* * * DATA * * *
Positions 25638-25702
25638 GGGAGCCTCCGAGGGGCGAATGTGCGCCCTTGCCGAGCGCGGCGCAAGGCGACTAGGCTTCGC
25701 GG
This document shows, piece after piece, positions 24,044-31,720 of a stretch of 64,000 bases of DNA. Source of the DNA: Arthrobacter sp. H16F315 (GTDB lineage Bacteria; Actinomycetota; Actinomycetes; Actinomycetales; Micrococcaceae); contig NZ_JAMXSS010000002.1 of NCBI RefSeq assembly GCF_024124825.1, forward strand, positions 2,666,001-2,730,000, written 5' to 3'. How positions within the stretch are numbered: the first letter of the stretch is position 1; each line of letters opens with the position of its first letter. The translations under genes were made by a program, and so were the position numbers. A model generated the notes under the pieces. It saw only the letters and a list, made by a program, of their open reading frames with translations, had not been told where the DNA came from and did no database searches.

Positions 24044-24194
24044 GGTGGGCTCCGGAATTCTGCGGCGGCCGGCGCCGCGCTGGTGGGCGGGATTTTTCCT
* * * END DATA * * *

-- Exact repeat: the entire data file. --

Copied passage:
Positions 25638-25702
25638 GGGAGCCTCCGAGGGGCGAATGTGCGCCCTTGCCGAGCGCGGCGCAAGGCGACTAGGCTTCGC
25701 GG
This document shows, piece after piece, positions 24,044-31,720 of a stretch of 64,000 bases of DNA. Source of the DNA: Arthrobacter sp. H16F315 (GTDB lineage Bacteria; Actinomycetota; Actinomycetes; Actinomycetales; Micrococcaceae); contig NZ_JAMXSS010000002.1 of NCBI RefSeq assembly GCF_024124825.1, forward strand, positions 2,666,001-2,730,000, written 5' to 3'. How positions within the stretch are numbered: the first letter of the stretch is position 1; each line of letters opens with the position of its first letter. The translations under genes were made by a program, and so were the position numbers. A model generated the notes under the pieces. It saw only the letters and a list, made by a program, of their open reading frames with translations, had not been told where the DNA came from and did no database searches.

Positions 24044-24194
24044 GGTGGGCTCCGGAATTCTGCGGCGGCCGGCGCCGCGCTGGTGGGCGGGATTTTTCCT